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Risk takers avoid risk at precisely the wrong time

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A story on CNN details an academic study of blackjack players and their reactions to betting situations.  In short, they discovered the following:

"...omission bias; that is, players being more conservative in their bets than the level which would have optimized winnings..."

The cost of omission bias is 4 times that of over-confidence.
In other words, while being over confident can cost you $100, omission bias - the failure to bet an appropriate amount given the level of risk - would cost you $400.
Titled, "Fear and Loathing in Las Vegas: Evidence from Blackjack Tables", the study concluded that risk takers display loss aversion, and this is reflected in their bet sizes.

What does this mean about the current situation w/ Wall Street and mortgages? It means that while extending risky mortgages was perhaps foolish, the greater calamity resulted when all buyers of CDOs and other repackaged mortgages securities backed away from the market simultaneously. The old saw, "A bargain at $100, risky at $50" never was so true. The quality of the underlying collateral remained the same, but with the price chopped in half, the risk/reward characteristics should have improved dramatically, enticing "rational" market players to bid on this paper.
The opposite occured. There is no market for any of this stuff. There are a few funds buy this paper - funds that can wait 2-3 years, and have done their homework on the nature of the paper they are buying. There are many many CDO tranches that are yielding 20-40% annualized, fully capitalized senior structure notes, that still trade at a discount. This is not a rational market, and the risk takers are backing away when they should be stepping up to the plate.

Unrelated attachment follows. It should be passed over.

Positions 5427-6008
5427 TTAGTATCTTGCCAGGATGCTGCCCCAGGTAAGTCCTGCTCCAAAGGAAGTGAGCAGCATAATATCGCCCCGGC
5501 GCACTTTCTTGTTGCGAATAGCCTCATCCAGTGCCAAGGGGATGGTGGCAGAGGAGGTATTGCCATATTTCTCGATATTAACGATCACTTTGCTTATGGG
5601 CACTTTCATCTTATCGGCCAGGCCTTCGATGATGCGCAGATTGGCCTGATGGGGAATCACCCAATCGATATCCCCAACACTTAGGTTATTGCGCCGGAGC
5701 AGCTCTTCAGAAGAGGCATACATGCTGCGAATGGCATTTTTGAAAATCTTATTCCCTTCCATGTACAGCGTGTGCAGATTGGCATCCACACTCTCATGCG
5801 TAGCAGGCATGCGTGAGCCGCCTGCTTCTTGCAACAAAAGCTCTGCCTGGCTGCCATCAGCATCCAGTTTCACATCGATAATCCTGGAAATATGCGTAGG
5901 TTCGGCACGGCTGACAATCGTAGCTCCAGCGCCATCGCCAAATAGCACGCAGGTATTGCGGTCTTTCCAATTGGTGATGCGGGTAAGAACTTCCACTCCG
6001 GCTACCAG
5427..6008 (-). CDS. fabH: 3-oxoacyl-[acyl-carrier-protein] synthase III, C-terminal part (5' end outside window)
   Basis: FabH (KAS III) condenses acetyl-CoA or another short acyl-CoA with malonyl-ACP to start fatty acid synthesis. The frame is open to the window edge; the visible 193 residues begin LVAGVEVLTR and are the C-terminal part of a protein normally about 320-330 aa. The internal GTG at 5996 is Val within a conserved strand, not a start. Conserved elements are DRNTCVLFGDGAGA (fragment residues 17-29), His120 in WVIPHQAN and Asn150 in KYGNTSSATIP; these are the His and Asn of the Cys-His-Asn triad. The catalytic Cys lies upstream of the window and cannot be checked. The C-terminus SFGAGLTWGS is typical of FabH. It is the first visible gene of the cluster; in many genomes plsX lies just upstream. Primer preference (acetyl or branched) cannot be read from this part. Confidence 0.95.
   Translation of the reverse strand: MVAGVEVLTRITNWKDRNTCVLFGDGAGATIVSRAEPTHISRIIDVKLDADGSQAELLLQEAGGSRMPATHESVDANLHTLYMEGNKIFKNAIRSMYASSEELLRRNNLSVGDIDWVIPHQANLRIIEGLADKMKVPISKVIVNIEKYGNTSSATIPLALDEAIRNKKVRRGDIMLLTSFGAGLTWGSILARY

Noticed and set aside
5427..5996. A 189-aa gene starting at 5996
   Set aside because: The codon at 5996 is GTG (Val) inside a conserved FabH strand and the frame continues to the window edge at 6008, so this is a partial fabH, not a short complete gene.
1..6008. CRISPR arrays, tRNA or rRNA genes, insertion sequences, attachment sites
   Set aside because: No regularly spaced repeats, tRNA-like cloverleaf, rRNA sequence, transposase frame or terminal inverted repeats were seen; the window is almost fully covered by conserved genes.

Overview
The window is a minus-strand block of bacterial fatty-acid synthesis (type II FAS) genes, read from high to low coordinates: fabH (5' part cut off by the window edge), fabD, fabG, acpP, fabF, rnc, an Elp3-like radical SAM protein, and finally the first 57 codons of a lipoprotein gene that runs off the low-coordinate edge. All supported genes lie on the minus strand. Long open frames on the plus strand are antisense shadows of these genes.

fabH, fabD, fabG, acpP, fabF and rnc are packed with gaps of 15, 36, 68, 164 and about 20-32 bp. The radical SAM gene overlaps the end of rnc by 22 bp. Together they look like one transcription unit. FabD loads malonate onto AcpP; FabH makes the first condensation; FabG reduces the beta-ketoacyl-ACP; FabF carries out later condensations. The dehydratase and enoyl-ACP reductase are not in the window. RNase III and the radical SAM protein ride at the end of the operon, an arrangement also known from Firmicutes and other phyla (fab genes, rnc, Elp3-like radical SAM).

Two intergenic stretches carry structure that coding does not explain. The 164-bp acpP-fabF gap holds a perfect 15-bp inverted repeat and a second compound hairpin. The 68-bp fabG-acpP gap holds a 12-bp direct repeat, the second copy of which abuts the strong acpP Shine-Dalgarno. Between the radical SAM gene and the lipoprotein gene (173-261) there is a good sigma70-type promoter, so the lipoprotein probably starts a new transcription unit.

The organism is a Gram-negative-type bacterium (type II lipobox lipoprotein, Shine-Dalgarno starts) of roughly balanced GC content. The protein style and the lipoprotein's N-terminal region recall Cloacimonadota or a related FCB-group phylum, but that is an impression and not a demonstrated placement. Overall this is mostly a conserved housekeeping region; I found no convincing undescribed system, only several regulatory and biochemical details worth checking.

So what does this mean for the individual investing in this market? It means you should have a system, and stick to it. If you only buy value stocks, you would have sat out of the market for +5yrs, and are buying now. If you only buy corporate paper at yields commensurate with long term default probabilities, you also sat out the market for '05-'07 and have been having a field day since.

Have a system, and know that fears and emotions are at work among most of the "smart" money, resulting in situations like Lehman and AIG and Fannie & Freddie and Bear Stearns and...

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Guest Monday, 25 May 2020